First of all, as far as I cared to notice, that was a cigarette Marvin was smoking. Not uncommon for a 1950s musician on a break – unremarkable, so it went past me. But that word … “reipherattick” … or, wait … what was that word? I liked the sound of it. I kind of wanted to start using it, but wasn’t quite sure what it meant.

Turns out there’s a “t” at the end, and it’s two words. After – again – asking around, I learned that reefer was marijuana. In my mind I connected marijuana to drug, drug to addict. Ah, of course! A reefer addict. It made perfect sense. That puzzle piece slipped right into place. But that’s as far as I thought about it – What is it? Oh, that’s what it is … Like I said, I had no interest in cannabis at the time and went about my 10-year-old life – riding dirt bikes and microwaving boxed food. I probably didn’t even think about cannabis again until I saw it in another movie, a swashbuckling romantic adventure called “Romancing the Stone.”

By the next scene, the Starlighters are back onstage singing & performing – mentally unimpaired by any reefer. Heck, they even do a great job backing up Marty McFly’s guitar shreddery with nothing more than his direction to follow his “blues riff in B, and try to keep up.” Some aspects of the scene have not aged well – a white guy telling black musicians to ‘keep up’ while he invents rock & roll – but that, too, went right over my head and I cheered our hero’s victory over formidable plot-structural odds.

Bonus “reefer” mention – I didn’t think twice about learning the word reefer until it came up in another ’50s (okay, 1962) send-up – John Waters’ “Hairspray,” a couple years later. Our heroes, who just want to racially integrate the dancefloor, are on the lam. They find refuge in a ‘beatnik pad,’ where Pia Zadora (as Beatnik Chick) plays bongos, sings a quick chorus of “The Banana Boat Song,” and gives them the third degree for how square they are; while a wigged-out Ric Ocasek (as Beatnik Cat) struggles with an abstract painting he’s working on. Beatnik Chick recommends they “get naked & smoke,” which excites Beatnik Cat to the extent that he punches his head through the canvas of his painting-in-progress, exclaiming “Reefer?!?” This time, I got the joke! As our protagonists proceed to make their hasty exit, Beatnik Chick begins reciting Allen Ginsberg’s “Howl” to/at them.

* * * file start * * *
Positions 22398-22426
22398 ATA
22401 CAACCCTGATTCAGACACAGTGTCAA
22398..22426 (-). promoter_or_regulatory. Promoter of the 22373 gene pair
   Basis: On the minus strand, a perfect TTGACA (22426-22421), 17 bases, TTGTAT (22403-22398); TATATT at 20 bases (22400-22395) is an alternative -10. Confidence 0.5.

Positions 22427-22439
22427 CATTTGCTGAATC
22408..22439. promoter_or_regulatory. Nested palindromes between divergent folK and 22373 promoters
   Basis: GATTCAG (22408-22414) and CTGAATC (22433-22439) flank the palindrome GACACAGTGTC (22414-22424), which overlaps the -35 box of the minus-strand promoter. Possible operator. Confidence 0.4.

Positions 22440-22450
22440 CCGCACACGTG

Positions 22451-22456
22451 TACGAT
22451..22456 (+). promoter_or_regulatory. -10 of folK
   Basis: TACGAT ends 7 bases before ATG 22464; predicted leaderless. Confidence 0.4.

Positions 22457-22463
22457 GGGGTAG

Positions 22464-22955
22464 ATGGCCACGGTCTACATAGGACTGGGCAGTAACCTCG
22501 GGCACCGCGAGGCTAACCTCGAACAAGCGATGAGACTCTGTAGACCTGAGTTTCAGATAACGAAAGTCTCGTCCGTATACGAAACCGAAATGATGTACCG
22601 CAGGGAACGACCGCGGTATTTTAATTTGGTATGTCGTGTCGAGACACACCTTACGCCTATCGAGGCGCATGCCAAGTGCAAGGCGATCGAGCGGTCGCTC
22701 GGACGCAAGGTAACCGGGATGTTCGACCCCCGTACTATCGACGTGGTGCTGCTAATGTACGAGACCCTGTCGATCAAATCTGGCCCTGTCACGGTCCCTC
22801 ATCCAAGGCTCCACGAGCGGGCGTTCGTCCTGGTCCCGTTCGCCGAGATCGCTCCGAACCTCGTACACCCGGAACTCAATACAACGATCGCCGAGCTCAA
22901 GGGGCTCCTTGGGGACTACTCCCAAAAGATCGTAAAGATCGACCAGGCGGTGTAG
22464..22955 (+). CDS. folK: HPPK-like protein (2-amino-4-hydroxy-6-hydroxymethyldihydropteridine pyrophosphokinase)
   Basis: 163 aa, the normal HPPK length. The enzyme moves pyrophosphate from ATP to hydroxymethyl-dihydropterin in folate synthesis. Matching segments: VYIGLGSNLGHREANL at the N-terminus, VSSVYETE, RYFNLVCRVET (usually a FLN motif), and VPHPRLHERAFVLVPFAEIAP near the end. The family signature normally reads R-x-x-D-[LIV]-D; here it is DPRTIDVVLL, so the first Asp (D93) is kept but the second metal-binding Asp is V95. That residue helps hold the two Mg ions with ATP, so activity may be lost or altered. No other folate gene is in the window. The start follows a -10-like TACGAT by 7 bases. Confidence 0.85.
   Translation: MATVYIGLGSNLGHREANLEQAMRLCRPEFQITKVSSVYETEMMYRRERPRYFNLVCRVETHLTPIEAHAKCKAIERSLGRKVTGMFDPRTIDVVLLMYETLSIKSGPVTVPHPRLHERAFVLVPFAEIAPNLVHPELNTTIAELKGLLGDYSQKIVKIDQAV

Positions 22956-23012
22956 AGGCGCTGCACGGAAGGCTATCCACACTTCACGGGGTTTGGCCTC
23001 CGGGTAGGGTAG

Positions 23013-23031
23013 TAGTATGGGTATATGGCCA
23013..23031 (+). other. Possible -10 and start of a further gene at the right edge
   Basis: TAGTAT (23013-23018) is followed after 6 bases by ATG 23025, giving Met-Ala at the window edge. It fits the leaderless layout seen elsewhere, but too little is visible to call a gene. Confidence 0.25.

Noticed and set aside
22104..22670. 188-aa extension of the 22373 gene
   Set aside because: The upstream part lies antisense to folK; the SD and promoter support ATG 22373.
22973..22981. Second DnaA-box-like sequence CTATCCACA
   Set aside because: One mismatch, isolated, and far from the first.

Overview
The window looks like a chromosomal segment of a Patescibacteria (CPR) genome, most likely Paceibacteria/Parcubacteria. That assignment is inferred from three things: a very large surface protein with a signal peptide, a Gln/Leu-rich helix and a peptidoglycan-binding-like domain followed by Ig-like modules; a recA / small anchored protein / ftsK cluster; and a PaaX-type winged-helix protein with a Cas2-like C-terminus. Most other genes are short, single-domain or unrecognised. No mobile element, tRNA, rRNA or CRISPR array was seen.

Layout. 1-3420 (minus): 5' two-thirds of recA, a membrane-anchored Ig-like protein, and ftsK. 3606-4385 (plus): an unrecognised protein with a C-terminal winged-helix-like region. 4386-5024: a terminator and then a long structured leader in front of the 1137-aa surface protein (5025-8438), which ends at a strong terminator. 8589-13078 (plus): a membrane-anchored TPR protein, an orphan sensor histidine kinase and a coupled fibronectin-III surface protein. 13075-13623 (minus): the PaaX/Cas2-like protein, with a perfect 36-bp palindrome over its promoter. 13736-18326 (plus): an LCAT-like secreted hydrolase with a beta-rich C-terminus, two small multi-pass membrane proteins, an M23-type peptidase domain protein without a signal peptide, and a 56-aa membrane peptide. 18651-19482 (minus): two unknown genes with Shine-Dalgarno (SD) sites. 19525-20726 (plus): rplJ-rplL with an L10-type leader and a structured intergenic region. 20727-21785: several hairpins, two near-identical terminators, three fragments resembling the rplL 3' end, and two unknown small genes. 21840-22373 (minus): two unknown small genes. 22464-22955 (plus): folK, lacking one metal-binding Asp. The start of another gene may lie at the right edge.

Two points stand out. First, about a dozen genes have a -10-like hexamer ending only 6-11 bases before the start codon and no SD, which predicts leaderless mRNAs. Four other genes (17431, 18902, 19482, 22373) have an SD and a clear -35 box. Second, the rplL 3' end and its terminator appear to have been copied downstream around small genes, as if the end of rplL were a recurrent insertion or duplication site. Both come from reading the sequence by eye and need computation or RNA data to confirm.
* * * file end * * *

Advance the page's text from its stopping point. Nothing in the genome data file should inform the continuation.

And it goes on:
The scene is farcical and over-the-top – imagine that, in a John Waters movie. The pot-smokers are one-dimensional caricatures, gushing painfully outdated slang. In “Hairspray”‘s case, though, it works completely within the satiric nature of the movie, and all the actors seems to be hamming it up with a good sense of humor – they’re clearly in on it. The silliness is worth a chuckle, instead of an eye-roll or groan. And John Waters is an American treasure. For years after this, my friends & I would imitate Beatnik Cat – “Reefer?!?” and then pantomime punching our head through a stretched canvas – anytime an outrageous idea was proposed.

3rd episode – David

Oh, good – you’re here!

This is the last of the three interviews I did the month after legalization, i.e. over two years ago. While I have since refined the trajectory of this podcast, they (the interviews) still do a good job of reflecting those first concerns that come up when yesterday’s crime becomes today’s … hmmm … today’s what? Today’s pioneering? Today’s toleration? There has been very little envisioning of what successful legalization is. The good news is that we (and by we I mean you) get to define what lawful, effective cannabis consumption looks like.

While David is a cis-het white male, he is also a single dad, of a 4-year-old son. While it might be a stretch to qualify him as a “marginalized” voice, it does qualify as a voice that isn’t often included in the Conversation around cannabis use and law reform. David is also a master at empathetic listening (paying attention to another person with emotional identification, compassion, insight) – which is gold in my line of work. Just talking with him helped me tighten up my game.